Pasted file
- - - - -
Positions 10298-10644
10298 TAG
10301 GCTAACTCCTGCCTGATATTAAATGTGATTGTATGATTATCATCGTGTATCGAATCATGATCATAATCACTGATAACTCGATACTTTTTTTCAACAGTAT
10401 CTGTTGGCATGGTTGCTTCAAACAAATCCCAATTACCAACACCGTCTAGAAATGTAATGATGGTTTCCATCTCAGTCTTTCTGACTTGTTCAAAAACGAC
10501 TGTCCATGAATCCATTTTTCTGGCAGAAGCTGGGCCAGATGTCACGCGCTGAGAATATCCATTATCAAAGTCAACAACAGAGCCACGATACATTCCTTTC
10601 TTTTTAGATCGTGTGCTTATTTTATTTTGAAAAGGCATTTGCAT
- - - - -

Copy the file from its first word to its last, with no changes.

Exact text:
Positions 10298-10644
10298 TAG
10301 GCTAACTCCTGCCTGATATTAAATGTGATTGTATGATTATCATCGTGTATCGAATCATGATCATAATCACTGATAACTCGATACTTTTTTTCAACAGTAT
10401 CTGTTGGCATGGTTGCTTCAAACAAATCCCAATTACCAACACCGTCTAGAAATGTAATGATGGTTTCCATCTCAGTCTTTCTGACTTGTTCAAAAACGAC
10501 TGTCCATGAATCCATTTTTCTGGCAGAAGCTGGGCCAGATGTCACGCGCTGAGAATATCCATTATCAAAGTCAACAACAGAGCCACGATACATTCCTTTC
10601 TTTTTAGATCGTGTGCTTATTTTATTTTGAAAAGGCATTTGCAT